In 2009, Turrell began work on The Way of Color, a Skyspace that showcases a nine-and-a-half foot oculus of Ozark sky from the grounds of Crystal Bridges Museum in Bentonville, Arkansas. Built from regional stone, The Way of Color is a bunker-like building lodged into the side of a hill. You enter through a square hallway and into a round room that has a horseshoe-shaped bench running along its sides. On the tiled floor, there’s a large circle of black sand that mirrors the opening in the ceiling above it. The building itself lacks ornamentation because its design is meant to draw attention heavenward, toward the sky itself.
During the day, the open disc of sky sets a serene and contemplative tone in theSkyspace. At dawn and dusk, however, a new display emerges.
I visited The Way of Color under a cold and blank January sky. The muted light inside the building felt gentle and grayish blue—you could sense the sky bending toward night. At 5:28 p.m., a glow appeared from the discretely placed fixtures that circumnavigated the room. The space swelled with a soft yellow. As the lights along the periphery slowly changed colors, the blue tones of the sky yielded to greens and pinks and dozens of other wavelengths along the spectrum. Over the course of thirty minutes, I sat quietly among a dozen other visitors and watched the Skyspace slowly shift shades.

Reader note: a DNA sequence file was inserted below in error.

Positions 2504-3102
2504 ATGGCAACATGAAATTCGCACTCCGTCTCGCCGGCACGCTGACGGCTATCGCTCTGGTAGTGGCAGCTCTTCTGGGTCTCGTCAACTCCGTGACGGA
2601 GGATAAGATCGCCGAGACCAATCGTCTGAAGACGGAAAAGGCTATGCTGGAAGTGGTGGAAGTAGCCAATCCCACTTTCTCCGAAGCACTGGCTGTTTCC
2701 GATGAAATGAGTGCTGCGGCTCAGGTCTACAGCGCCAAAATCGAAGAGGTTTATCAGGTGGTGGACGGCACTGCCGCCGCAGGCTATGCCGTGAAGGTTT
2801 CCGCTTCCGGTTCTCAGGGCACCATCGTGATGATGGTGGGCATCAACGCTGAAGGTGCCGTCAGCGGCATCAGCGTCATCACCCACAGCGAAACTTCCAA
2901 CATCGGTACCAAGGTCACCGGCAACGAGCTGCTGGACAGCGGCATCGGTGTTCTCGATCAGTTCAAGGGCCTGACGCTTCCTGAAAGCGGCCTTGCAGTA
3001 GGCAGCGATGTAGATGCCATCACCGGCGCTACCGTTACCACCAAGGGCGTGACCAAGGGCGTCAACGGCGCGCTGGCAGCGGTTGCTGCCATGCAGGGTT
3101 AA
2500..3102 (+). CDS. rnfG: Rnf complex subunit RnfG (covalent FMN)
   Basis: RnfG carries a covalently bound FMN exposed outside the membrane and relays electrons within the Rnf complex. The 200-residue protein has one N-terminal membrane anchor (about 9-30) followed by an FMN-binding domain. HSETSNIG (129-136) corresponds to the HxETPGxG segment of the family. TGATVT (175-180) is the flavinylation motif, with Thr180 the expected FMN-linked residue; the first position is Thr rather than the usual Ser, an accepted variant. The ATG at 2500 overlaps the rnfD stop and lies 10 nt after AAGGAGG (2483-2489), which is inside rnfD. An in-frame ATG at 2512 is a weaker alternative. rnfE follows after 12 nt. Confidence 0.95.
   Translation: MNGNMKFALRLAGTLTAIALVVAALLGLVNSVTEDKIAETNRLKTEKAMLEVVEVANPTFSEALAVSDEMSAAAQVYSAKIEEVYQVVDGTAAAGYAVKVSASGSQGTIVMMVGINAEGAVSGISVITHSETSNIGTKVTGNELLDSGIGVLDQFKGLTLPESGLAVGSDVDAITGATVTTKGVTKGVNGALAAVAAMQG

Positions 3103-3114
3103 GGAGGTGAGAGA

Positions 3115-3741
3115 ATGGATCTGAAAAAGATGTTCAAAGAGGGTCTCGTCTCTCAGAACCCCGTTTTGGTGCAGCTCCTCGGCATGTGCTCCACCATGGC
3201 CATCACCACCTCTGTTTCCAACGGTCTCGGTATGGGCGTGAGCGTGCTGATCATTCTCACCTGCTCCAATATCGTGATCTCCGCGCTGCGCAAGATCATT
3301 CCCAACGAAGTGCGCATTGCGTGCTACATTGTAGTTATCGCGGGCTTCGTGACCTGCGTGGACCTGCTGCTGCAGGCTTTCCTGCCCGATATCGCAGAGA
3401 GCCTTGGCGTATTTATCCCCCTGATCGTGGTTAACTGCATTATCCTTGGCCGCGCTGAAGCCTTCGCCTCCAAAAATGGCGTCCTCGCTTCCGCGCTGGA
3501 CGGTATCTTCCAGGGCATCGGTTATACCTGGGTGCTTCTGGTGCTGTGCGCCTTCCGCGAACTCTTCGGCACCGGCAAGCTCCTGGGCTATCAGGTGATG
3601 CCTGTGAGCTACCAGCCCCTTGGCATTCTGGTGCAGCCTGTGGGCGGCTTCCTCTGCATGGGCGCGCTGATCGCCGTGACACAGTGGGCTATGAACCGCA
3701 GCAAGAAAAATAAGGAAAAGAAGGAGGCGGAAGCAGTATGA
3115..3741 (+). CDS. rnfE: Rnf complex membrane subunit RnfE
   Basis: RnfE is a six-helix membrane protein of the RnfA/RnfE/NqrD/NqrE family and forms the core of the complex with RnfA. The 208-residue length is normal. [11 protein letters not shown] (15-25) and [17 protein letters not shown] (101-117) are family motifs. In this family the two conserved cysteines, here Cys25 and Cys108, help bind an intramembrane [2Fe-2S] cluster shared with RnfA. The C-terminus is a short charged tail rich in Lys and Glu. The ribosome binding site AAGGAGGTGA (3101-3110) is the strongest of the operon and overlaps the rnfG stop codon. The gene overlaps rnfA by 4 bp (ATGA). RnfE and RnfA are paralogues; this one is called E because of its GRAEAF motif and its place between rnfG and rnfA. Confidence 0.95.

Turrell designed The Way of Color to correspond to the specific characteristics of Arkansas’s sky.
“Even though it is in the Ozarks, it is part of the Middle American big sky, and the humidity strikes a blend between very humid and very dry,” Turrell explained. “As far as the light pollution, Bentonville as a neighborhood is low on that scale so that we do get a very good vision in nautical twilight.”
During the light display, a curator for the exhibit encouraged us to look out into the hallway if we wanted to remind ourselves of the sky’s color outside. I craned my neck around the corner and saw the dying light through the branches of the surrounding forest and wondered if that sky’s color was any truer than the one above. The Way of Color shows us that our surroundings shape what we see, that our own eyes and minds perceive a reality that isn’t as immutable as we might think.
The final few minutes of The Way of Color are the most dramatic. A deep sapphire light saturates the room, and the sky above grows dark purple. As the LEDs sweep across a brighter, richer array of colors, there are occasional pulses of dark, where the midnight blue light inside matches the outer night sky. It feels like the opposite of a camera flash, as though your mind is blinking instead of your eyes. At the end of the light sequence, a clean black disk of night hovers atop the room, reflecting the black circle of sand below. One by one, visitors stand up and walk out into the night, this time more familiar with the sky, and—if Turrell has reached them—a part of it.
Originally published in This Land, Vol. 4, Issue 7. April 1, 2013.